“When you come right down to it, reading Tarot cards is really very simple. You decide on your subject and your questions, you shuffle the cards and then you turn them over , usually one card per question, and see what they tell you. The trick, really, lies in the seeing.”Rachel Pollack, Tarot Wisdom
My favourite, and almost exclusive* form of divination and fortune telling is cartomancy. Tarot is my go to system and I’ve been reading tarot for over 20 years. Though I did have a break in the in the late 2000s and early 2010s. Coming out of that break in 2014 introduced me to Lenormand, and opened the floodgates to other forms of cartomancy.
I love Lenormand readings as they give short snappy answers. It was a deck called the Burning Serpent Oracle by Rachel Pollack and Robert M. Place that I backed on Indigogo that reignited the divination flame. And in the last few years there has been some great books, decks and courses on the subject (and I’ll probably mention more of those in future posts).
I’ve also discovered I enjoy other playing card based decks like the Open Portals Oracle, Mildred Payne’s Secret Pocket Oracle. Cartomancer, Poker Deck (2nd Kickerstarter) as well as a small number of oracles and sibilla decks.
Speaking of Kickstarter, so many great creations are being made possible due to direct crowd funding. And I try an back all the ones that take my fancy. Though they might not stay with me, it’s great to see them get over the line and into the world at large.
The negative aspect of Kickstarter and other wonderful decks being on the market is not being able to spend time with them all. So I’ve been downsizing my collection quite significantly for over a year or two, but that’s a post for another day.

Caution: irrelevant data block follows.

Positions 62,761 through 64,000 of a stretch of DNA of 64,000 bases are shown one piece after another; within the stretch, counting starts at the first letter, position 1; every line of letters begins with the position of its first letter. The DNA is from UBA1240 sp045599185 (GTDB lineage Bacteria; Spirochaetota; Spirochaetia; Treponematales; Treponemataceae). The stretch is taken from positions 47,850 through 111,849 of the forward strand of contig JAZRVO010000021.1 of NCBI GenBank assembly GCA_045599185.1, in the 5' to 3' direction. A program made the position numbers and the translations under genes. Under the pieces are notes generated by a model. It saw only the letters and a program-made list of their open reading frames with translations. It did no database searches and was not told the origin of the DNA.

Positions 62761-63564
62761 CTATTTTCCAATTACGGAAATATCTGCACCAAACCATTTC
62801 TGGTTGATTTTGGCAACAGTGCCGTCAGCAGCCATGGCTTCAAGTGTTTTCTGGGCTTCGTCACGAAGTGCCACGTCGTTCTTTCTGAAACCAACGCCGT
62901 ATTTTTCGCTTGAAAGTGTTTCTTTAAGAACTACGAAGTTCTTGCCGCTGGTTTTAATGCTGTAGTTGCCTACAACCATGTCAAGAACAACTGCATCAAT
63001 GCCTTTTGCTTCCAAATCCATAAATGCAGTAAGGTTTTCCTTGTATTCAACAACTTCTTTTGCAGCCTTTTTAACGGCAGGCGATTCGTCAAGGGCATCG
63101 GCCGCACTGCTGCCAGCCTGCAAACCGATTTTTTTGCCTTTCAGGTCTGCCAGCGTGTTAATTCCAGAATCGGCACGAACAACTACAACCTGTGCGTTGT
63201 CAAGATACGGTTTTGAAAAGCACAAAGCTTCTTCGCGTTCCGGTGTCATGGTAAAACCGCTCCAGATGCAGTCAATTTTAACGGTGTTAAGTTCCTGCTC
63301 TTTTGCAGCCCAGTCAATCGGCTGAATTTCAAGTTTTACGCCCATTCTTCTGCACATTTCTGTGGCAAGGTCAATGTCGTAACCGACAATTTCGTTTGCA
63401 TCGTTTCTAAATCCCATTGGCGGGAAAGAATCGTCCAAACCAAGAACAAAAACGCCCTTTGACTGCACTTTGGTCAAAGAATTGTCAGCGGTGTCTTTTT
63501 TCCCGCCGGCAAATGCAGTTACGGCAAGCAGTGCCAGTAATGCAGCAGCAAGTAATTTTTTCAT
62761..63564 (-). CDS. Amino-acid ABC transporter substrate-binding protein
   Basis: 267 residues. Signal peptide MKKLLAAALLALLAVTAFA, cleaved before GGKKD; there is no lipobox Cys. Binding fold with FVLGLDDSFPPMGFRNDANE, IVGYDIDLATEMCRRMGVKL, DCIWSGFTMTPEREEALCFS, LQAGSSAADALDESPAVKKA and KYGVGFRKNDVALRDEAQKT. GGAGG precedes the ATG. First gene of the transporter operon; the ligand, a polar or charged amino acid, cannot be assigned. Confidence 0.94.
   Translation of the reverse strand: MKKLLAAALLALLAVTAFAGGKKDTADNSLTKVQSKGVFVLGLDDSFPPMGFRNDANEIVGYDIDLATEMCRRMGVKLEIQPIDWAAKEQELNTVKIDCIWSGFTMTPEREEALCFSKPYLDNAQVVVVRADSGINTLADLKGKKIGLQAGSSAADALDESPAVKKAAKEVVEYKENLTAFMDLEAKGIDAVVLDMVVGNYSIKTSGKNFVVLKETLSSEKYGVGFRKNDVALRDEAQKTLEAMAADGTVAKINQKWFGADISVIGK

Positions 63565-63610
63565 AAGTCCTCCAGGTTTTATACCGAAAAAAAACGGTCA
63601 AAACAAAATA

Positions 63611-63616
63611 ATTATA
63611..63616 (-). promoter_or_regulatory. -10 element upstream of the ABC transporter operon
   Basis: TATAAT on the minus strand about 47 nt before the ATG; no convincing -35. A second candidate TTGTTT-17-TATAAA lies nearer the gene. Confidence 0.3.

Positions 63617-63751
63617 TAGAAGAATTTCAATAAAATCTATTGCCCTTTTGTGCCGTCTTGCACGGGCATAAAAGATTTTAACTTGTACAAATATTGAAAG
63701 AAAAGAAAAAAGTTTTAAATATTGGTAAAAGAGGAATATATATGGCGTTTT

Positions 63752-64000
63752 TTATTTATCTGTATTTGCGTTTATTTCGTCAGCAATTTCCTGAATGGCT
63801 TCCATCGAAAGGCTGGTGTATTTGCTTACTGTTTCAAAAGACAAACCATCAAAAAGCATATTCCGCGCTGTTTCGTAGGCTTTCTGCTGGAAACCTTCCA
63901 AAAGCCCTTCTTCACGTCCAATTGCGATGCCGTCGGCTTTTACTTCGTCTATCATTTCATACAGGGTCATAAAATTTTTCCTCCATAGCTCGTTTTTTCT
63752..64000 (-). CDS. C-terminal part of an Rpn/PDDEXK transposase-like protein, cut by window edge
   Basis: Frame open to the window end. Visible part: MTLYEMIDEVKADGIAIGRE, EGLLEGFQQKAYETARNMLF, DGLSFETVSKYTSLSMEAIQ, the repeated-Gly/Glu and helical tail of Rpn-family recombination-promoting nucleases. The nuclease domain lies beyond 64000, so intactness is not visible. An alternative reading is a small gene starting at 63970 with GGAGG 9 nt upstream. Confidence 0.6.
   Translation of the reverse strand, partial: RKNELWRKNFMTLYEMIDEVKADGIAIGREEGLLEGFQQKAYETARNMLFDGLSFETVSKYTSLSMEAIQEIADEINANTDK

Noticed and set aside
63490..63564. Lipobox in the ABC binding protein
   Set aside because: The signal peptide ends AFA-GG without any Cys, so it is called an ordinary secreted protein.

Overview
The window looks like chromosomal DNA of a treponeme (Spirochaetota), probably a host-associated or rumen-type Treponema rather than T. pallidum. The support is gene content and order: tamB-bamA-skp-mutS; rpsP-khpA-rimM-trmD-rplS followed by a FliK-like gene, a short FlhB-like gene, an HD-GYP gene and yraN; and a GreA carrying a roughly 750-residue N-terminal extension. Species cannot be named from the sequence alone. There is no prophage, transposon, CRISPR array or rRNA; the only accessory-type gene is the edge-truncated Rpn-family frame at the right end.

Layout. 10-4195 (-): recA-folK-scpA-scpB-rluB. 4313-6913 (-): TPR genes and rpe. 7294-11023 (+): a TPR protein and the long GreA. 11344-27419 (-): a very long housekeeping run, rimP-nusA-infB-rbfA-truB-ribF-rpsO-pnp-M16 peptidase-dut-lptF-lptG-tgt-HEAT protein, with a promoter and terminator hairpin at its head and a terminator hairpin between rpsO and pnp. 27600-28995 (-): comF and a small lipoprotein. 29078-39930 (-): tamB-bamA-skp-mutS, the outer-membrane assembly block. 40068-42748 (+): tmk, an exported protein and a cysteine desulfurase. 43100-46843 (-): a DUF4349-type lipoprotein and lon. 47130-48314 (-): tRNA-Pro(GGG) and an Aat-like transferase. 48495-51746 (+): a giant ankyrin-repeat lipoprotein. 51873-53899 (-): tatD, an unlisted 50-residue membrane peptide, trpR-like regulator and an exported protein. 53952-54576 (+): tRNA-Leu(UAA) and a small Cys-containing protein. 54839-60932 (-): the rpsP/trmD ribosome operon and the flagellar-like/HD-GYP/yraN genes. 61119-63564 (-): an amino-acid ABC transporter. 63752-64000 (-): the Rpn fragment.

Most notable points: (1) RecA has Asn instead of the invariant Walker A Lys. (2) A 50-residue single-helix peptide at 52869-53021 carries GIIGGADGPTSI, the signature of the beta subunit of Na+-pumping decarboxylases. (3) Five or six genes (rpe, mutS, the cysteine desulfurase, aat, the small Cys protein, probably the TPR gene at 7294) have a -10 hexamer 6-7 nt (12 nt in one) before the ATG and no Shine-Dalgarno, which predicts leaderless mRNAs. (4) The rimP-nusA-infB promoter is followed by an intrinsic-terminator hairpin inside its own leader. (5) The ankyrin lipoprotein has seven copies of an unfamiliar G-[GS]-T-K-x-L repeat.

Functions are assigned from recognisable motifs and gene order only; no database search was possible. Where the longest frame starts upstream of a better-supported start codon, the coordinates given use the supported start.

One of the positive impacts of having fewer decks is being able to spend quality time with decks that I have either been working with rarely or that I’ve wanted to work more with but never picked up.
For the last year or so, I pull two cards to create a #cardspell as inspired by T. Susan Chang (you can read more about it in Tarot Spells: Make Magic from Your Card of the Day). And usually I jump between decks (looking back on the readings there is a core that I seem to go for but never for days at a time). Last month, for some subconscious reason, I decide to only usee the Alchemical Tarot Renewed 4th Edition for the whole month.
There was a lot of repeat cards, especially the 4 of Swords, which the Alchemical focuses on the grounding effect of the swords. It was a bit surreal the number of repeat cards considering the steps I take to make sure the cards are selected randomly.
I enjoyed getting to know the deck again, and exploring its takes and opinions. This month I’m working with the Spacious Tarot (a deck I sold without really using it, immediately regretted, and re-bought) for my daily #cardspell. It was very nearly the Brady Tarot and I was going to alternate between them. But then Tom Benjamin posted a #tbhallowsuite challenge on his instagram channel
Anyway, I’m stopping here, but I am posting my #tbhallowsuite readings on my Instagram account if you’re curious to see how that’s going.
More chat soon.
*Kelly’s Journey Tokens are the current only exception as they can be cast. Though the Oracle card version is more in my comfort zone.
This article discusses the potential differences in the terminology and how the use of fortune telling and divination as a style and as a method may affect our approaches to reading.
Ultimately, I think we end up in similar same places but it’s worth exploring, especially as they are seen as different sides of the same coin.
Fortune Telling is a form of divine guidance. Fortune is also known as Fortuna, the goddess of Luck, Chance and Fortune. She is a divine being who has a particular role to play in our lives.
Wikipedia describes her as:
…the goddess of fortune and the personification of luck in Roman religion. Fortuna is often depicted with a gubernaculum [a ship’s rudder/steering destinies], a ball [usually standing on it to depict uncertainty] or Rota Fortunae [Wheel of Fortune] and a cornucopia [horn of plenty/ gibing abundance]. She might bring good or bad luck: she could be represented as veiled and blind, as in modern depictions of Lady Justice, and came to represent life’s capriciousness.